The head of a medical staff, peer review body, or licensed health care facility or clinic shall file a report with the relevant agency within 15 days after a peer review body makes a final decision to sanction a licentiate (e.g., physician and surgeon, podiatrist, clinical psychologist, marriage and family therapist, clinical social worker, professional clinical counselor, dentist, physician assistant, or anyone authorized to practice medicine) based on the peer review body's investigation into any of four possible alleged malpractice actions: (1) incompetence or gross deviation from the standard of care; (2) the use or administration to oneself of controlled substances; (3) excessive furnishing of controlled substances without a lawful prescription and good faith examination/medical reason; (4) sexual misconduct with a patient during treatment or examination. The licentiate shall receive a notice of the proposed action, which shall also include notice of the licentiate’s right to submit additional explanatory or exculpatory statements. The relevant agency is entitled to inspect any statement of charges, documents, medical charts, exhibits, opinions, findings, conclusions, or any certified copy of medical records, as permitted by other applicable law. The information disclosed in the investigation shall be kept confidential and shall not be subject to discovery, though the information may be reviewed in an administrative disciplinary hearing.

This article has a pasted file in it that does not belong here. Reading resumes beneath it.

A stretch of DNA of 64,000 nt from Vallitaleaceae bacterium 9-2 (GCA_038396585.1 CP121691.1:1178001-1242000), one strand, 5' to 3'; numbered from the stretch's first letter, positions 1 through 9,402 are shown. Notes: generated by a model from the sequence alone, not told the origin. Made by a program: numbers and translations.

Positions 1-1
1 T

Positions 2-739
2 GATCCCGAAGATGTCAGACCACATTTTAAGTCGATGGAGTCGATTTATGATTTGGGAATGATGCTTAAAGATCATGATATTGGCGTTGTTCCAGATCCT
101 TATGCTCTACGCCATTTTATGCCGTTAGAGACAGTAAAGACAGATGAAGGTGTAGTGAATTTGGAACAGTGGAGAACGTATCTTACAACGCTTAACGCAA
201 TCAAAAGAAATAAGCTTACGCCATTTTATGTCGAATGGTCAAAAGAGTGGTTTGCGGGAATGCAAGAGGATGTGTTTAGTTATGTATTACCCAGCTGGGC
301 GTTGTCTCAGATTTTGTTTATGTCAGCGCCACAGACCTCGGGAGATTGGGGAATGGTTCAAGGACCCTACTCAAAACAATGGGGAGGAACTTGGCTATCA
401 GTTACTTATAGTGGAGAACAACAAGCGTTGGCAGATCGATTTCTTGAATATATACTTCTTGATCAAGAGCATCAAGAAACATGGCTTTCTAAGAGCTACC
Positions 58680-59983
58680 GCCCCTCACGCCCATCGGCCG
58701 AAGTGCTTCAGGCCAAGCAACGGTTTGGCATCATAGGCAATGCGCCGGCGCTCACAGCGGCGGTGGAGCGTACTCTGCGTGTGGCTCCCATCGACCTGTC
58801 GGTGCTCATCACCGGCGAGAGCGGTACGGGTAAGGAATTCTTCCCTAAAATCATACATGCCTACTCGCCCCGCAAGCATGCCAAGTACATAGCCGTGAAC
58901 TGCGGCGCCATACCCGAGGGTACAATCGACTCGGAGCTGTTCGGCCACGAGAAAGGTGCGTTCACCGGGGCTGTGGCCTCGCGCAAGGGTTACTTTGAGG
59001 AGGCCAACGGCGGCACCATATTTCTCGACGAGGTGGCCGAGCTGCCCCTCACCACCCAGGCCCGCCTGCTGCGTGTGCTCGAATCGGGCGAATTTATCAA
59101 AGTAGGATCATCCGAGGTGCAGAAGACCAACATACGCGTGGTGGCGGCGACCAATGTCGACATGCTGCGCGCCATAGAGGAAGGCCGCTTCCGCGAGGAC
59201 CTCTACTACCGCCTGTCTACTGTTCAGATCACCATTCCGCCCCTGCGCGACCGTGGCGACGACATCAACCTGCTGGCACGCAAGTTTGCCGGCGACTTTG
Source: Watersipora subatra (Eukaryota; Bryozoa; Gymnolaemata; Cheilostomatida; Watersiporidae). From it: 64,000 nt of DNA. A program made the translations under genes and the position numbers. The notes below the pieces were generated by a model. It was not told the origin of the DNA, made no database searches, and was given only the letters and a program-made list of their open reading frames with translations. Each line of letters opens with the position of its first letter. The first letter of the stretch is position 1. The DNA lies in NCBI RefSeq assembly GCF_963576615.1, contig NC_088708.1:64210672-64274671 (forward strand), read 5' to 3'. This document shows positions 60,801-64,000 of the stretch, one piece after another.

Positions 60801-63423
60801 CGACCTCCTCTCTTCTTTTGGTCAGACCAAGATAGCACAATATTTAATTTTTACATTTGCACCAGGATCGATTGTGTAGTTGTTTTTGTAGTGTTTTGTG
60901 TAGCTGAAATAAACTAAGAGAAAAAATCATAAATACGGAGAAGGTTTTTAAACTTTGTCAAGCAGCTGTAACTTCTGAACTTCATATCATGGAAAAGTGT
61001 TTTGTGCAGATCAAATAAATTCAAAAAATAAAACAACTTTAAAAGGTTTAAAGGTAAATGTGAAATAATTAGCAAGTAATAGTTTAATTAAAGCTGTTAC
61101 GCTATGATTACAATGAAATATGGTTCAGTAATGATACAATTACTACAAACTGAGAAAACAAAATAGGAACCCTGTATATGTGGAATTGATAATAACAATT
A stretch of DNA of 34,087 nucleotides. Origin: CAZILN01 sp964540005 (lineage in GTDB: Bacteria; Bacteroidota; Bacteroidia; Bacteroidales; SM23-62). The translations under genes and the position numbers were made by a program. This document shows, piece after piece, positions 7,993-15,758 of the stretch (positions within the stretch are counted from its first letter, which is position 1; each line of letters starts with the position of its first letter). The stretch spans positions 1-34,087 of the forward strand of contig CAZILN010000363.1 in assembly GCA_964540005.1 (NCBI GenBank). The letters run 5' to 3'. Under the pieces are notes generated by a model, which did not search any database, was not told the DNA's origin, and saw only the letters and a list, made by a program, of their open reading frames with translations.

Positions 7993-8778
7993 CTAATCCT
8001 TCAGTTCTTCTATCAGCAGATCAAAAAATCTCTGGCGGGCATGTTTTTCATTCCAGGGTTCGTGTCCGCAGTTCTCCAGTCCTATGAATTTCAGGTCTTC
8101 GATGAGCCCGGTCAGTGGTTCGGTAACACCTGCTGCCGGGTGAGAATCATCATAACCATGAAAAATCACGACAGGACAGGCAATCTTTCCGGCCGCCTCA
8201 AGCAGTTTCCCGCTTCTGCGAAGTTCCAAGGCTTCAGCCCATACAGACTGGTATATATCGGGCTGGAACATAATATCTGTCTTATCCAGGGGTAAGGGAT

Summary:

Any manufacturer, wholesaler, retailer or other person in the state that sells, transfers, or otherwise furnishes any of the 38 listed controlled or precursor-to-controlled substances must report the transaction to the Department of Justice. The report must include the proper identification of the purchaser such as a driver's license, tax ID number, or DEA registration number. The manufacturer, wholesaler, or retailer shall retain this information in a readily available manner for three years. EXCEPTION (under (e)): this does not apply to any pharmacist, dentist, or physician that furnishes the substances for prescriptive use by their patients or any manufacturer that furnishes the substance to a licensed pharmacist, dentist or physician for use with prescriptions for their patients.